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I'm using python with matplotlib to create plots out of data, an I'd like to save this plots on a pdf file (but I could use also a more specific format). I'm using basically this instructions:

plt.plot(data)
figname = ''.join([filename, '_', label, '.pdf'])
plt.savefig(figname)

But what this does is create an image of the plot with the zoom in which it's displayed; I would like to create a copy that shows all points (>10000) that I'm plotting so I would be able to zoom to any level. Which is the correct way to do that?

EDIT: is there a format (such as '.fig' for Matlab) that calls directly the viewer of Matplotlib with the data i saved? Maybe it's possible to create a .py script that saves the points and that i can call to quickly re-display them? I think that this is what is done by the .fig Matlab file.

This is the detail of the plot exported as pdf

And this is what I would like to obtain, still being able to see the whole plot, that is bigger

share|improve this question
    
'%s_%s.pdf' % (filename, label) –  J.F. Sebastian Jan 4 '12 at 12:47
    
i used that method because label is usually a list of strings, depending on how many curves i plot in the same graph –  clabacchio Jan 4 '12 at 12:58

2 Answers 2

up vote 1 down vote accepted

I don't know of any native Matplotlib file format which includes your data; in fact, I'm not sure the Matploblib objects even have a write function defined.

What I do instead to simulate the Matlab .fig concept is to save the processed data (as a numpy array, or pickled) and run a separate .py script to recreate the Matplotlib plots.

So in steps:

  1. Process your data and make some pretty plots until you are fully content
  2. Save/pickle your processed data as close to the plot commands as possible (you might even want to store the data going into a histogram if making the histogram takes a long time)
  3. Write a new script in which you import the data and copy/paste the plotting commands from the original script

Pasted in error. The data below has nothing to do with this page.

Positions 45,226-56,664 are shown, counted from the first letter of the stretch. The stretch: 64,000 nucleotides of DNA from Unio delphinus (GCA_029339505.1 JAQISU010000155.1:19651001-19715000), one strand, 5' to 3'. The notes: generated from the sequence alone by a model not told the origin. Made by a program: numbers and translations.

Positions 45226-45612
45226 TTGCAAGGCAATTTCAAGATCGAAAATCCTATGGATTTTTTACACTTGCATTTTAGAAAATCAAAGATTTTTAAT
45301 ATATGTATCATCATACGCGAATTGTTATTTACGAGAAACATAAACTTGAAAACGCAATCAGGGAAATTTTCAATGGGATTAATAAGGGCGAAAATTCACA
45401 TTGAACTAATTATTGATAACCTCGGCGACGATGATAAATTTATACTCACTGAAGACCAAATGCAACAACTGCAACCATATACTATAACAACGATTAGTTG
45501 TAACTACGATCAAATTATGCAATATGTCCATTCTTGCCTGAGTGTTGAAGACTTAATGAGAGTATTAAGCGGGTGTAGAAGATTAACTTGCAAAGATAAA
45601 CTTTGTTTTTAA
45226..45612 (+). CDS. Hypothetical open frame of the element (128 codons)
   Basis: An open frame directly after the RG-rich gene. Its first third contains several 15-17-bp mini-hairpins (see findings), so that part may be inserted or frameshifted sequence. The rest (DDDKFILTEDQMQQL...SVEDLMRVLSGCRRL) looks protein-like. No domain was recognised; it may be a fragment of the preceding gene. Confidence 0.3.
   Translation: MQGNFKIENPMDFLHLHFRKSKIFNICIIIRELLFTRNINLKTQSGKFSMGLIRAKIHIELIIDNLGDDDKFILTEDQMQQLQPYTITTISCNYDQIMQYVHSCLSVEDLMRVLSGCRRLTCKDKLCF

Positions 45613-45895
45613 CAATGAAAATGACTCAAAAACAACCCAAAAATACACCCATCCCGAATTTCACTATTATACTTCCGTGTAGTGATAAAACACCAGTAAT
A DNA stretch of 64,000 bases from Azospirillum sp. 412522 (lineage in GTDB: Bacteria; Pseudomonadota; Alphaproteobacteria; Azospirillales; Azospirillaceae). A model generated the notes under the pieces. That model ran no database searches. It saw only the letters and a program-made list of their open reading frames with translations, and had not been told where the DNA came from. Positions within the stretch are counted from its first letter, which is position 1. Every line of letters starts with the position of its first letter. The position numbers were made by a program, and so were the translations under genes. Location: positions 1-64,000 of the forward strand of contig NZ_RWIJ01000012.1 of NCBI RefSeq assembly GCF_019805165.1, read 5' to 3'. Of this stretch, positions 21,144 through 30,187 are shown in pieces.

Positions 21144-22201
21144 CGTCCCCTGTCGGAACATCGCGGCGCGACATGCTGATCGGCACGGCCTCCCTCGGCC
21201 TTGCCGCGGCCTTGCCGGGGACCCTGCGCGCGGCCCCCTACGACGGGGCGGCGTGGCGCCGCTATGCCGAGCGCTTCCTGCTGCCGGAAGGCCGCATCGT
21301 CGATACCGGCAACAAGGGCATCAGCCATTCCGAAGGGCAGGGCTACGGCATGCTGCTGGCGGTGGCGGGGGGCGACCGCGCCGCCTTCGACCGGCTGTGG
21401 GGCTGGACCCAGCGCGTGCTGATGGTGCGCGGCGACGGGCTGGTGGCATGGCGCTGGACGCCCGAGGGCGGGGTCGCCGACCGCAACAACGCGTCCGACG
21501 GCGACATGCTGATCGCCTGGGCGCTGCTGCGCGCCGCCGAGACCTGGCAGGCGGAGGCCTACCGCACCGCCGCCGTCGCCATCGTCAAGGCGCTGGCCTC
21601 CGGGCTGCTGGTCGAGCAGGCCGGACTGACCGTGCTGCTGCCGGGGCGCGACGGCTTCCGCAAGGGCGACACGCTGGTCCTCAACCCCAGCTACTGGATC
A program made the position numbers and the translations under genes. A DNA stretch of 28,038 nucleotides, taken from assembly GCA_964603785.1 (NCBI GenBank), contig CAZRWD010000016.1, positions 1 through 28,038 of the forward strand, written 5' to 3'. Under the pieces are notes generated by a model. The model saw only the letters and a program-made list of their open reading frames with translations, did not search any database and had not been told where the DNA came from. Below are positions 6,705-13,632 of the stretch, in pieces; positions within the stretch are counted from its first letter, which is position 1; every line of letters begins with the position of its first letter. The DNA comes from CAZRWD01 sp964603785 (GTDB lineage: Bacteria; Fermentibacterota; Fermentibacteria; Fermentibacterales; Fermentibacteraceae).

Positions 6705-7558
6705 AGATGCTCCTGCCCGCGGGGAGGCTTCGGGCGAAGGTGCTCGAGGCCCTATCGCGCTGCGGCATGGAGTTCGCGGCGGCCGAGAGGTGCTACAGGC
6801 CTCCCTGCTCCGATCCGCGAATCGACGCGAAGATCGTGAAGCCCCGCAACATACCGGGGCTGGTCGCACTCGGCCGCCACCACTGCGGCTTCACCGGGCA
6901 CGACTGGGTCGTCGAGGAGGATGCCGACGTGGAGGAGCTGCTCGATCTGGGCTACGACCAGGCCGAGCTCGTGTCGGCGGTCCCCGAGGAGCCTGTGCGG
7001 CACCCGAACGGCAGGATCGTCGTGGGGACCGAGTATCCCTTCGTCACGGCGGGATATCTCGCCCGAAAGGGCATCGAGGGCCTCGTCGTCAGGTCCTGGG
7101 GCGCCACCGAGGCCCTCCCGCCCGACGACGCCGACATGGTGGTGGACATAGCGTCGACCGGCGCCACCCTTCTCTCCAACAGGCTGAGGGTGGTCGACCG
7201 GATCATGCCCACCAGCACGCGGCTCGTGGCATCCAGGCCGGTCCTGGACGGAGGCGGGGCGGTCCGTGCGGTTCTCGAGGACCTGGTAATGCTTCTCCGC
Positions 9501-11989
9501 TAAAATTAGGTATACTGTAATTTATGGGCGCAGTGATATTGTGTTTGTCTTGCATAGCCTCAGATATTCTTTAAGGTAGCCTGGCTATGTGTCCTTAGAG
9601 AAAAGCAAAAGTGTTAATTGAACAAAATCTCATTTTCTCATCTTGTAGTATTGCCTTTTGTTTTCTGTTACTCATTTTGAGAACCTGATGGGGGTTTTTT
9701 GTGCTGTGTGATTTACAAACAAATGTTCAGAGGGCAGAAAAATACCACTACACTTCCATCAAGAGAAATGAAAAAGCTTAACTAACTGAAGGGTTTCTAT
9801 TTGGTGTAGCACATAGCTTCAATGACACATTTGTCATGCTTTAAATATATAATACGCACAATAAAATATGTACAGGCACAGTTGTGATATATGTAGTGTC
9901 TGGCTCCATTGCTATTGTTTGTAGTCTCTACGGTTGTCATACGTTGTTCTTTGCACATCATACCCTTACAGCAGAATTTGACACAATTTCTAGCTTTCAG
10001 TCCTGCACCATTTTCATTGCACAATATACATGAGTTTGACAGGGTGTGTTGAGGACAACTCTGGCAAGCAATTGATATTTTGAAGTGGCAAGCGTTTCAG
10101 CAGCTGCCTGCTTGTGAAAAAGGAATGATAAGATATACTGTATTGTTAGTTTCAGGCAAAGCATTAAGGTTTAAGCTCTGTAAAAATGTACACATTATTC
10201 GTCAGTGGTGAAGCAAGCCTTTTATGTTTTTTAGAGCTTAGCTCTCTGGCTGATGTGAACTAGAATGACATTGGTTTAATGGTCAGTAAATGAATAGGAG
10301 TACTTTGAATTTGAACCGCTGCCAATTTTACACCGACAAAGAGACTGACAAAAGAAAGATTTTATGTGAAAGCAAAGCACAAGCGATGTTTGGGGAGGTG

It is a bit clumsy, but it works. If you really want, you could embed the pickled data as a string in your plotting script (Embed pickle (or arbitrary) data in python script). This gives you the benefit of working with a single python script containing both the data as well as the plotting code.

Edit

You can check for the existence of your stored processed data file and skip the processing steps if this file exists. So:

if not processed_data.file exists:
   my_data = process_raw_data()
else:
   my_data = read_data_from_file(processed_data.file)

plot(my_data)

In this way, you can have one script for both creating the graph in the first place, and re-plotting the graph using pre-processed data.

You might want to add a runtime argument for forcing a re-processing of the data in case you change something to the processing script and don't want to manually remove your processed data file.

share|improve this answer
    
And (sorry but i'm still newbie with python) can i create a python script from another in a way that i can call it just double-clicking? Because i have to do this for many files, and creating every time the script would require too much time. –  clabacchio Jan 5 '12 at 9:50
    
Maybe there is a function tha store a variable (list) in a file and one for restoring it, mantaining the same structure? I know how to do it with a .csv file, but there isn't a more straightforward way? –  clabacchio Jan 5 '12 at 9:55
    
Well, there's the 'pickle' concept, or if you have numpy arrays you can use numpy.save. Same way you can save and load Matlab variables. Not sure what you mean with 'Because I have to do this for many files'; is it the same script for different input data, or do you have hundreds of different scripts creating different figures with no common elements? –  Daan Jan 5 '12 at 13:44
    
Yes i think it's the latter: i have many sets of data and i have to create multiple plots of them, so if there is a way for dinamically create these scripts, it would be great. –  clabacchio Jan 5 '12 at 14:01
    
Use one script and check for the existence of the processed data (see edit above) –  Daan Jan 5 '12 at 15:34

Use plt.xlim and plt.ylim to set the domain and range. Set figsize to indirectly control the pixel resolution of the final image. (figsize sets the size of the figure in inches; the default dpi is 100.) You can also control the dpi in the call to plt.savefig.

With figsize = (10, 10) and dpi = 100, the image will have resolution 1000x1000.


For example,

import matplotlib.pyplot as plt
import numpy as np

x, y = np.random.random((2,10000))
plt.plot(x, y, ',')
figname = '/tmp/test.pdf'
xmin, xmax = 0, 1
ymin, ymax = 0, 1
plt.xlim(xmin, xmax)
plt.ylim(ymin, ymax)
plt.savefig(figname)

Your pdf viewer should be able to zoom in any region so individual points can be distinguished.

share|improve this answer
    
thank you for telling me about xlim and ylim, i was looking also for that :) but what i need is the possibility to save the plot at a resolution that allows me to see the single points. With this implementation, i have only the shape of the plot but the real resolution of the plot is lost. –  clabacchio Jan 4 '12 at 12:55
    
You can control the resolution by setting the figsize and/or dpi parameters. I've edited my answer to show what I mean. –  unutbu Jan 4 '12 at 13:18
    
i think that it doesn't make the difference, because i'm plotting in a vector format (pdf); what i would like is to save the points, more than a bare image –  clabacchio Jan 4 '12 at 13:34

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